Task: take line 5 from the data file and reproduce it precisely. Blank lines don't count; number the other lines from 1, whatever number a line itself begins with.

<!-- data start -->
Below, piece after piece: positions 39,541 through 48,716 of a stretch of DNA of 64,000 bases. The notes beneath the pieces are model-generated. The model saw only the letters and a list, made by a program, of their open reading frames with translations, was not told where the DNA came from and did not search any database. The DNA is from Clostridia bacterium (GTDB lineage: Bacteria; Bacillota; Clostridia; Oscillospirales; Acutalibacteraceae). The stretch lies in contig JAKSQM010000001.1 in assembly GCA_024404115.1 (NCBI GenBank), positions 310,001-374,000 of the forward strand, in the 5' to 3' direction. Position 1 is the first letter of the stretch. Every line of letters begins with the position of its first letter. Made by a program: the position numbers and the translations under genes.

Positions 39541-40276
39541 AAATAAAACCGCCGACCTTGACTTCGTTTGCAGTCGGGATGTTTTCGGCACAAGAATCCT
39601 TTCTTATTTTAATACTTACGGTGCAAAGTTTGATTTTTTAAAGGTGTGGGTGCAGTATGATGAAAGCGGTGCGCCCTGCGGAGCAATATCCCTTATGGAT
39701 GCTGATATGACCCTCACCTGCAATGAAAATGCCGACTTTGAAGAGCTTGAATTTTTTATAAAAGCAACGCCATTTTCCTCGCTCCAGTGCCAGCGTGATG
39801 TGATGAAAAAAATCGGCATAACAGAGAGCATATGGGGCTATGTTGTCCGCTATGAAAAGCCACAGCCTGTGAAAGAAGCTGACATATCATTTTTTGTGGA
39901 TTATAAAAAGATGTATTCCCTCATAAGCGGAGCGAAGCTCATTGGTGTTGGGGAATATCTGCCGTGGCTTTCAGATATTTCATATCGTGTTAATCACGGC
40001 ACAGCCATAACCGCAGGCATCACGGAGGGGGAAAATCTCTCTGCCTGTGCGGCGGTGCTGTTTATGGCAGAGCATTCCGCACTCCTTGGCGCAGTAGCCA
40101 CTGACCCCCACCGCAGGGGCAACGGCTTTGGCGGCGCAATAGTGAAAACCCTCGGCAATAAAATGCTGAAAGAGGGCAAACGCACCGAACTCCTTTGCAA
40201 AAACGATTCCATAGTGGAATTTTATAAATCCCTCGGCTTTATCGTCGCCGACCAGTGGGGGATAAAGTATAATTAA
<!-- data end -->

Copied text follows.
39701 GCTGATATGACCCTCACCTGCAATGAAAATGCCGACTTTGAAGAGCTTGAATTTTTTATAAAAGCAACGCCATTTTCCTCGCTCCAGTGCCAGCGTGATG